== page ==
Logging on the B.C. coast is sustainable if a decent land base is preserved

Re: B.C.’s forest management practices operate at a deficit (C.R. Mirror June 17 and online June 11)

Mr. Cooley obviously has no knowledge of logging or forestry, past or present. His obvious desire to ride bicycles through a beautiful, healthy forest is just great, however, the “blight” of logging patches of his nirvana upsets him greatly.

There is room for both cycling and logging in our forests but logging is far and above the largest financial contributor to our local economy. Well paid jobs spread all over Vancouver Island need a steady land base on which to operate. Work always trumps play.

Low-intensity patch cuts (as done on Quadra Island) seem the best way to achieve sharing, as long as special interest groups, such as cyclists, don’t get greedy and want it all.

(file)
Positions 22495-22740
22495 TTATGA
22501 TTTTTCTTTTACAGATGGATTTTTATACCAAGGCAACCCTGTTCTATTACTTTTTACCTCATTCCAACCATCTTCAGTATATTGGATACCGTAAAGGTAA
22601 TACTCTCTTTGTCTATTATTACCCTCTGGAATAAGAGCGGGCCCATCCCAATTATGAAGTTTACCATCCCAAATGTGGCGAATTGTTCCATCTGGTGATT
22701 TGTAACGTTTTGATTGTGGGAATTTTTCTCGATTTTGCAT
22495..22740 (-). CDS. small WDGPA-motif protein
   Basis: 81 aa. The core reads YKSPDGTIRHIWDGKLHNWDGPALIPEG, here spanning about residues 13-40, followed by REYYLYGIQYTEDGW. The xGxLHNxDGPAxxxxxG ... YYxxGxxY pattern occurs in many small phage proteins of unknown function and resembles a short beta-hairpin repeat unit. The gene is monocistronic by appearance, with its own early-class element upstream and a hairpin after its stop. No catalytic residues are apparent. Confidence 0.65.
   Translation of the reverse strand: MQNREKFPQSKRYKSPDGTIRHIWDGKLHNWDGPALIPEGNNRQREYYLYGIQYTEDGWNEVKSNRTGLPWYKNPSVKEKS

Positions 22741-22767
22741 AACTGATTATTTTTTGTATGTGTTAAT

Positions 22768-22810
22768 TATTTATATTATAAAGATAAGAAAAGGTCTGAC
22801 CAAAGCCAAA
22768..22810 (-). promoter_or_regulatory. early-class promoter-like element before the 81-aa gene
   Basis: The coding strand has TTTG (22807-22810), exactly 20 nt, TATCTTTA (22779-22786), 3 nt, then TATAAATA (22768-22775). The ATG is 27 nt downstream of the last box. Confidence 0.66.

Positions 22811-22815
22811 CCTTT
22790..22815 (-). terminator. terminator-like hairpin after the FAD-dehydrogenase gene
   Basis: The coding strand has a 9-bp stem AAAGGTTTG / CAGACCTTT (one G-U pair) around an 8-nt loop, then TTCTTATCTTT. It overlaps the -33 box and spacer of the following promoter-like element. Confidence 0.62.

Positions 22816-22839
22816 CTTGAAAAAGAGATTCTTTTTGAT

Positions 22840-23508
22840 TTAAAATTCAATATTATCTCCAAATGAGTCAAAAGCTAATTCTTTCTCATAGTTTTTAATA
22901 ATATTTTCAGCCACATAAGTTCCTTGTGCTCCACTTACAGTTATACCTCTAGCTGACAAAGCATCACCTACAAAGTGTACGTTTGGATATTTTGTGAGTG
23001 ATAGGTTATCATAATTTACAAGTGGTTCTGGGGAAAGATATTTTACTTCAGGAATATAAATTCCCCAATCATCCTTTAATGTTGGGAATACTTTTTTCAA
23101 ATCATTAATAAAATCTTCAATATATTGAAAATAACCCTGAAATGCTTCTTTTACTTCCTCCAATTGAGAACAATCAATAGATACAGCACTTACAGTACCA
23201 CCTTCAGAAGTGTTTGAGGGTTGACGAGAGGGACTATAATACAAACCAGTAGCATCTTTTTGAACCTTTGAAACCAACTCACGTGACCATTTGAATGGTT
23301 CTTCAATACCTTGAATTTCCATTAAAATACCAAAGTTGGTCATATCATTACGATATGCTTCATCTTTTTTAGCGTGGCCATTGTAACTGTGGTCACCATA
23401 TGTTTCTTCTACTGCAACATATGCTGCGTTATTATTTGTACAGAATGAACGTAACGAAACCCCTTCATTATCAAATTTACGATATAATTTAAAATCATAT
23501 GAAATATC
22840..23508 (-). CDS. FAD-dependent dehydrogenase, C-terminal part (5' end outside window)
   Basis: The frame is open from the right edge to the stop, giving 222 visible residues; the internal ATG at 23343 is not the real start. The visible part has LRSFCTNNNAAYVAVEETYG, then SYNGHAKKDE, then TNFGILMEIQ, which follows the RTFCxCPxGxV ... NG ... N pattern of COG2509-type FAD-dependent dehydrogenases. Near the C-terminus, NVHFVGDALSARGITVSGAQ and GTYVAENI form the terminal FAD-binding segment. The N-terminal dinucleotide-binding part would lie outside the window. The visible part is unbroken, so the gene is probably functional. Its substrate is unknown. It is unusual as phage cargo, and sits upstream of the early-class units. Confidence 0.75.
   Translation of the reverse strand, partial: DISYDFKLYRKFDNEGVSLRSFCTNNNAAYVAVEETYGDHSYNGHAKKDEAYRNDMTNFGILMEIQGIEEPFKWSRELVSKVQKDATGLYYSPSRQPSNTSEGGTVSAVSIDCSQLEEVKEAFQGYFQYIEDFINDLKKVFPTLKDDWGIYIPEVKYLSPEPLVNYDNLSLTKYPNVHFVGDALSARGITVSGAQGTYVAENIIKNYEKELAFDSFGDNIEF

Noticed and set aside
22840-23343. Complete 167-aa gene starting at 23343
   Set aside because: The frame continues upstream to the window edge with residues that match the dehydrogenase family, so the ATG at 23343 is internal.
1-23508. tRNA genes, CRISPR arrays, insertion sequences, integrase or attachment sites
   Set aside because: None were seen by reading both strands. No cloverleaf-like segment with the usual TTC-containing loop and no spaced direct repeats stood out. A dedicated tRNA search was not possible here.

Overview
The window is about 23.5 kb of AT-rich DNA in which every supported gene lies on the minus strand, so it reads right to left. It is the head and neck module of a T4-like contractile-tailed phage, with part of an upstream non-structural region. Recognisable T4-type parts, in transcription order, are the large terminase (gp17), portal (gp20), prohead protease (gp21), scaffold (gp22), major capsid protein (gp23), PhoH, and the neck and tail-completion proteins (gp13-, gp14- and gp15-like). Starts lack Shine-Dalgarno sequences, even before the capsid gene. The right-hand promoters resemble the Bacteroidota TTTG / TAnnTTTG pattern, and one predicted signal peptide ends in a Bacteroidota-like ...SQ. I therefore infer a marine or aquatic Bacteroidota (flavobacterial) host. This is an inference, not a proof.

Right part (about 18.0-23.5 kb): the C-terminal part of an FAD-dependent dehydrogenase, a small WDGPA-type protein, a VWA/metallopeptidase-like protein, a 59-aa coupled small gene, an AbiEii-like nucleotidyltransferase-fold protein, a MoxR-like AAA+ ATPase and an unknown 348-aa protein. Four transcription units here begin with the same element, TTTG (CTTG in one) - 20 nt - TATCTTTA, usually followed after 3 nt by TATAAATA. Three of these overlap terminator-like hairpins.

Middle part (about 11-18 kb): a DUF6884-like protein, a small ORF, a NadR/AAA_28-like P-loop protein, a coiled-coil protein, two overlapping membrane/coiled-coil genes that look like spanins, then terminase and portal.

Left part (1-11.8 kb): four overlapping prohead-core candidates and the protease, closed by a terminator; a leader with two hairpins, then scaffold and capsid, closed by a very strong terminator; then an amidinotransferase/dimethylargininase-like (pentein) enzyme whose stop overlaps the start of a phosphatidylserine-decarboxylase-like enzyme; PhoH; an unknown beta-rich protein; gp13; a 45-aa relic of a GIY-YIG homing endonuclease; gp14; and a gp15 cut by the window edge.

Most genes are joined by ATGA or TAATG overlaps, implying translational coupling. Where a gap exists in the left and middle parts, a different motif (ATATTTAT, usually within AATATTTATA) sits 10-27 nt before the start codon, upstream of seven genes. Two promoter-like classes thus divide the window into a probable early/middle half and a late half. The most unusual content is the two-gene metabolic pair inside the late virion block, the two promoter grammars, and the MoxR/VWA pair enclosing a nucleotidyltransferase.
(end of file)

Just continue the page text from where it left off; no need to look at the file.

Incidentally, the “selective” logging of railways and donkeys that he references were brutal clearcuts. The Comox Logging Co. yarded 2,500-foot circles around wooden spar trees and left any partial circles to contractors. The second growth he wants protected grew up despite this. Island Timber by Richard S. Mackie is one of the best historical books on local logging.

Today’s logging on the B.C. coast is sustainable if a decent land base is preserved. Old growth that is protected should include all the second growth in our vast network of parks, trees that will never be logging.

Arne Liseth

Quadra Island